69. Modern American Realism at the Smithsonian American Art Museum & American Cool at the National Portrait Gallery (Washington D.C.) - First of all, this exhibit looks awesome (click here for the info). But if you need more reason to go, we also love the huge indoor courtyard and the colorful modern art collection on the museum's top floor. The museum often hosts family days during the summer (click here to see some upcoming events). The American Art museum shares a building with the Portrait Gallery, where you can check out the fantastic American Cool exhibit (click here to read our review). FREE!!
70. Artscape (Baltimore, MD) - The nation's largest free art festival occurs July 18-20 in Baltimore. Seriously this is HUGE and the website makes it seem like a blast. Click here for more info. FREE!!
71. The Visionary Art Museum (Baltimore, MD) - This place has tons of stuff kids will love - including a welcome mat made out of toothbrushes, the 1000 pound braball, a flatulence machine, kinetic sculptures behind glass (press a button and watch it move), old Mardi Gras floats, a life-sized chess set, a totem pole of sixties' icons, and the best museum store ever. An outdoor sculpture contains an actual wooden "castle" and other fun things to explore. Click here for information on timing and pricing.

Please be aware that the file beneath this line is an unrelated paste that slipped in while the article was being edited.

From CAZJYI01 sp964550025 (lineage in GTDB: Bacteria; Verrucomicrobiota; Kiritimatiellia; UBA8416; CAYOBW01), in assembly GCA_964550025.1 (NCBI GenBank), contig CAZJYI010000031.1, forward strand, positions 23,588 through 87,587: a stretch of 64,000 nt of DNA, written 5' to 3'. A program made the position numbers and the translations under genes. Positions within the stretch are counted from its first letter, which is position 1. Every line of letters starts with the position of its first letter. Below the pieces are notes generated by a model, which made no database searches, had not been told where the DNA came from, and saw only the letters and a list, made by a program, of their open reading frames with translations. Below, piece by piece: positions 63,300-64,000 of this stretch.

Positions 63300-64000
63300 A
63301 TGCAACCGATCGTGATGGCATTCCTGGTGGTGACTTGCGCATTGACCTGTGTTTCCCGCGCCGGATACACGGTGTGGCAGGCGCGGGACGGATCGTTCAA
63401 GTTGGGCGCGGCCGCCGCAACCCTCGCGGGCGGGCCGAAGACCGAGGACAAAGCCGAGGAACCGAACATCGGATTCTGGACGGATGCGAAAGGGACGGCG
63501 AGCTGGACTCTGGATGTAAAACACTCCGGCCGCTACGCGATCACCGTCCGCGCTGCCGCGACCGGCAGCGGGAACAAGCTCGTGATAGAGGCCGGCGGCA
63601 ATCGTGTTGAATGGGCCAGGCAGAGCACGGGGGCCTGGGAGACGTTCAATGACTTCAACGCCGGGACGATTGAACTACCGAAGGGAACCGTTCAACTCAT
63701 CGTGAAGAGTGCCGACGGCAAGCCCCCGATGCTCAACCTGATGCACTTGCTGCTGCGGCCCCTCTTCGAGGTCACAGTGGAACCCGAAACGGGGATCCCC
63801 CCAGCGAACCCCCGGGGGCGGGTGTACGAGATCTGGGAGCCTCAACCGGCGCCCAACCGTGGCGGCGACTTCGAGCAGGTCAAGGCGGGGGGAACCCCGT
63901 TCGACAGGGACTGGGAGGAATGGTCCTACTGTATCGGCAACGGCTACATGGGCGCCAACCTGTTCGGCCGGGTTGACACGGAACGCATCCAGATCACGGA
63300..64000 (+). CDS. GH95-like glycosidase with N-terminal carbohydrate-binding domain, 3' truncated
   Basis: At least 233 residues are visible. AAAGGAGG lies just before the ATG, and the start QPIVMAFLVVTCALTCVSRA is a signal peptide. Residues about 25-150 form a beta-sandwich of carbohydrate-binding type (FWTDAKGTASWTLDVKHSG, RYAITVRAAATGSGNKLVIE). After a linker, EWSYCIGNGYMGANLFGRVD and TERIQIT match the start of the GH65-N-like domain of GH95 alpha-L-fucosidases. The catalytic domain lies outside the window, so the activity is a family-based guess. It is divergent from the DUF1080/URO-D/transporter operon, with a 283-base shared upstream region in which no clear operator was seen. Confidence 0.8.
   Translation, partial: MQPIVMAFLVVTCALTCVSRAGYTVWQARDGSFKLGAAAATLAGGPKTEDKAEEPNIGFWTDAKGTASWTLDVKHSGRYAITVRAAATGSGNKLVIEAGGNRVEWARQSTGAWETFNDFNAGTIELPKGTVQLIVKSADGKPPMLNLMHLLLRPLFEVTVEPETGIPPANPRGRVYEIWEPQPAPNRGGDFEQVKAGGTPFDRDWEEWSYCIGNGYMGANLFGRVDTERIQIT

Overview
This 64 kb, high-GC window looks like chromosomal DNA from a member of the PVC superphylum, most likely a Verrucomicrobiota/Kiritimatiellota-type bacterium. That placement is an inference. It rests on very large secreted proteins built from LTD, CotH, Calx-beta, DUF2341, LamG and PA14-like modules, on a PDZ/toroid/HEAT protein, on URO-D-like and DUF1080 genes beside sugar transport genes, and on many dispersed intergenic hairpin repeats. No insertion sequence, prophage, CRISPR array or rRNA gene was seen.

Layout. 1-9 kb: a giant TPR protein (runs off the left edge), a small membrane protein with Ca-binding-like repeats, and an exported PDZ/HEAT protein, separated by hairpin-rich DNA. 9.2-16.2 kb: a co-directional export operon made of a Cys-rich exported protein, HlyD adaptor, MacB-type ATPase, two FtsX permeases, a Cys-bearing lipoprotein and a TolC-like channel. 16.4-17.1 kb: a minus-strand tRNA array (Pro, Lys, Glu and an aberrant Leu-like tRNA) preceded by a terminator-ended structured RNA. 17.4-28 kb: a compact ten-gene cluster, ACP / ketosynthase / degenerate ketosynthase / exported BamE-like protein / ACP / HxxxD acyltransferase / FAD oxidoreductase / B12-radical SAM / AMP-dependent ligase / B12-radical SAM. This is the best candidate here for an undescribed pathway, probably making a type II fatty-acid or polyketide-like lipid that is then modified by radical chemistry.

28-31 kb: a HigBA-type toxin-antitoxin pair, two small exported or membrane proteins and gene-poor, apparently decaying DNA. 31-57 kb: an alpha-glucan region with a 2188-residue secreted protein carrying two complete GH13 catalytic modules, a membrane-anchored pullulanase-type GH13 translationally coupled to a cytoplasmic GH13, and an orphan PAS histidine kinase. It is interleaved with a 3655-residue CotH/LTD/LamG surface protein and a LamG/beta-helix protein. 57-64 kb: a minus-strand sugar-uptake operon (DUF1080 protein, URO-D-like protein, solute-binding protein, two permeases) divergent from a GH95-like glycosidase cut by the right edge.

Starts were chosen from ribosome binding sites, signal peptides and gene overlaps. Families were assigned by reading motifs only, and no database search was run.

72. Arlington Public Libraries (Arlington, VA) - Every year the Arlington library system hosts a fantastic children's summer program, filled with reading incentives and events. Unfortunately, this year's schedule has not yet released, but click here to access the libraries' home page. FREE!!
73. Storyville (Rosedale, MD or Woodlawn, MD)- Baltimore libraries opened Storyville for children 0-5 in two locations, Rosedale and Woodlawn. In Storyville, they have created an incredibly well-designed mini-village, complete with a post office, grocery store, house, theatre, construction zone, and (of course) library (each area includes themed books available for check-out). ALL FOR FREE. For more information, click here. FREE!!
74. The Library of Congress National Book Festival (Washington D.C.) - The festival is August 30 of this year (2014) and full of new reads. FREE!!
75. MORE - We have some wonderful suggestions, click here to see them all.

76. DC Street Mural Cache (Washington D.C.) - We've only tried geocaching once and while my kids liked it they didn't exactly beg to go again. But last weekend I saw Rebecca (otherwise known as Not-So-SAHM) and her kids could not stop talking about all the caches they hope to check out this summer (her son seemed appalled that we didn't yet have a team geocache name). Click here to read some of Not-So-SAHM's general advice on geocaching with kids. And click here to read about the gorgeous (and fun!) DC mural cache they did. FREE!!